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7 Lessons Learned From Designing a DEF CON CTF
Practical advice for anyone interested in elevating their cyber capture-the-flag events.
Ericka Chickowski, Contributing Writer
January 11, 2024
10 Min Read
Source: Leonardo Lazo via Alamy Stock Photo
Capture-the-flag (CTF) events are both fun and educational, providing cybersecurity professionals with a way to flex their hacking skills while learning new concepts in a constructive and safe environment. Well-designed CTFs expose individuals and teams to operational challenges, novel attack paths, and creative scenarios that can be applied in their work as offensive and defensive security professionals.
But not all CTFs are created equal, and there's a lot more that goes into designing a successful CTF competition than just coming up with the challenges. Along with the technical design challenges, there are also operational considerations involved with setting up the environment and actually running the competition, creative planning required to set up an engaging game, and details to factor for related to gamifying the challenges, such as trade-offs in how scoring structure is set up.
"As a designer I want it [the CTF] to be challenging and fun. I want to reward people who are clever, who really work at it, and who are persistent," says Jenko Hwong, principal researcher on Netskope's Threat Research Labs team and team leader for last year's DEF CON Cloud Village CTF. "It also has to be practical for us to carry out."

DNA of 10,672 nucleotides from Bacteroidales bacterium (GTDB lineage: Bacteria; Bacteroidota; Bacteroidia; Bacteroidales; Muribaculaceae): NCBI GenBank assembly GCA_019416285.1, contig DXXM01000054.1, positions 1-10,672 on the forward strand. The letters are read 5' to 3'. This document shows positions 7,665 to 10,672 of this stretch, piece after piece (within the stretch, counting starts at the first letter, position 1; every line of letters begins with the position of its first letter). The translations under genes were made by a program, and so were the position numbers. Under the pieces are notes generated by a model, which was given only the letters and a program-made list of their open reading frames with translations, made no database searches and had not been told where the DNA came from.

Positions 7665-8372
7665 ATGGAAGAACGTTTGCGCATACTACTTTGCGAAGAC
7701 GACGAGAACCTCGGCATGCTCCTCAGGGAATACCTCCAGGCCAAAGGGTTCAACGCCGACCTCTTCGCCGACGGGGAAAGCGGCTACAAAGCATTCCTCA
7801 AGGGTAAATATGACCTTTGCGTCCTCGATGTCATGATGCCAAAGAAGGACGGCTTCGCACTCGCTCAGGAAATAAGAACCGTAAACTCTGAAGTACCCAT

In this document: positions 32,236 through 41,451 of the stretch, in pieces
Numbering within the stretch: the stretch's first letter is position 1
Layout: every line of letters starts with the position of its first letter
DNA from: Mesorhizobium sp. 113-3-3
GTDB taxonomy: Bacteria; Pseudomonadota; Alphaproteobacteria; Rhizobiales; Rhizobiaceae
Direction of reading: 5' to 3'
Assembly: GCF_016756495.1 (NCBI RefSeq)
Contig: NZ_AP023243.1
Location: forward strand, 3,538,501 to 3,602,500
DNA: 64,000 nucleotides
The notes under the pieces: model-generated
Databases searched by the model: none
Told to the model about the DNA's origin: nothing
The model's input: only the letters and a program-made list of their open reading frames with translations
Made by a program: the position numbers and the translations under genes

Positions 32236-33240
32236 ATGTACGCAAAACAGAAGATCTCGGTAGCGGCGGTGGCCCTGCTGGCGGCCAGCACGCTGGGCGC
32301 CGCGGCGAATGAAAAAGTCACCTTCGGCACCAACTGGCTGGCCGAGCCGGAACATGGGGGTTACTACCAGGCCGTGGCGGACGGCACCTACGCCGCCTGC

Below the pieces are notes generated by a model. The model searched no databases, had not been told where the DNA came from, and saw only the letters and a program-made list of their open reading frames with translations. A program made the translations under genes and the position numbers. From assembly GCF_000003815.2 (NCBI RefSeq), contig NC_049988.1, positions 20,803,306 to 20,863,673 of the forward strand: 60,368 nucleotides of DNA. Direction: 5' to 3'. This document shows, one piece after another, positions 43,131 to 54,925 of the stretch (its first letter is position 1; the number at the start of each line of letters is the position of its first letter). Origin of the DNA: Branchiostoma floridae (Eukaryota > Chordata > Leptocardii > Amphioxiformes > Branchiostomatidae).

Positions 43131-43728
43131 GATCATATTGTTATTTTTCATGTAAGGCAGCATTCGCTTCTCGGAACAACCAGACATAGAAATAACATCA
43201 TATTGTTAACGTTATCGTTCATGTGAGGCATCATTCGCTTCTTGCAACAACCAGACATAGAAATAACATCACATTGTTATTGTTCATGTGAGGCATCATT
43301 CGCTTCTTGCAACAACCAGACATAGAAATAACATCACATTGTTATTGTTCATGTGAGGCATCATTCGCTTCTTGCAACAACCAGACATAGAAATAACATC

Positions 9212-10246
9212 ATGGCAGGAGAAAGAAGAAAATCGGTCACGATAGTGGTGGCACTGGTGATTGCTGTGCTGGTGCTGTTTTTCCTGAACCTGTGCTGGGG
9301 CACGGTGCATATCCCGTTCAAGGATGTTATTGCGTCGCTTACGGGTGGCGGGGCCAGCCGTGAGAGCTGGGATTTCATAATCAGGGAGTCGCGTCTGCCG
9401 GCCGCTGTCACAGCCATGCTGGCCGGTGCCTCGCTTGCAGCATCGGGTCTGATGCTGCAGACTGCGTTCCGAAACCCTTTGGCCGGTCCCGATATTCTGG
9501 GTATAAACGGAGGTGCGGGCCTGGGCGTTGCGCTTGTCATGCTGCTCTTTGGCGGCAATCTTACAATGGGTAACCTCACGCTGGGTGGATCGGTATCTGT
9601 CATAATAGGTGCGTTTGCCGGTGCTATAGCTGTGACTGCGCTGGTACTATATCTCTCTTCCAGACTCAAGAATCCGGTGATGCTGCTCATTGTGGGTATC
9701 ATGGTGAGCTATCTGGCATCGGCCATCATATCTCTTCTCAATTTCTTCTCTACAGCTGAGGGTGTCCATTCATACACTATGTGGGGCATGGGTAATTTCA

Fun and practical was the mindset that Hwong brought to the DEF CON CTF, a massive multiday affair that had over 400 individuals and teams trying their hands at the challenge and a team of 20 working for him to run the event. A veteran researcher and seasoned CTF participant, Hwong had never run a CTF before this event. One of his biggest hopes for his first try at the job was to level up the relevancy and realism of the challenges in the event, which can sometimes be a bugaboo in CTFs today.
"Sometimes in these CTFs you get a really hard challenge, but it's like, what's the point of this? It'll be a decryption or encryption problem, where the event goes, 'Here's something, good luck,' and then you have to jump through all these hoops that may not be completely divorced from reality but don't really fit into a bigger storyline," he says. "So when I got the call, my thought was, 'Let's jump in. Let's figure out a good story and a good set of challenges that will be fun but also make sense and maybe relate to the real world of research penetration testing, defensive measures — what's happening in the real world.'"
As he dove into the project, though, he found it especially challenging to find much information about running CTFs. Most write-ups are from participants who rate events and explain how they solved challenges, but best practices about running an event were hard to find. As a result, Hwong and his team had to do a ton of work creating challenges nearly from scratch.
"The community generally shares a ton, so why aren't we sharing CTF challenges?" he says. "I think we can do better."
In that spirit of security community sharing, Hwong offers some important lessons that he and his team picked up along the way, so that others in charge of CTF design can learn and understand from the process. His goal is to run the event again and build on what they learned last year. He also hopes others will share their best practices, and even technical details, so that the whole security community can improve the quality of CTFs being offered.
Storytelling Is Key
Hwong says that his DEF CON Cloud Village team was very keen on crafting a storyline that was engaging and fun. He says he thought of the story as a movie script with realistic cyber scenarios built in. For the event they chose a theme of "Gnomes," which was fun and funny. But it wasn't just the storyline writing that was important — so were the technical challenges planned within the story.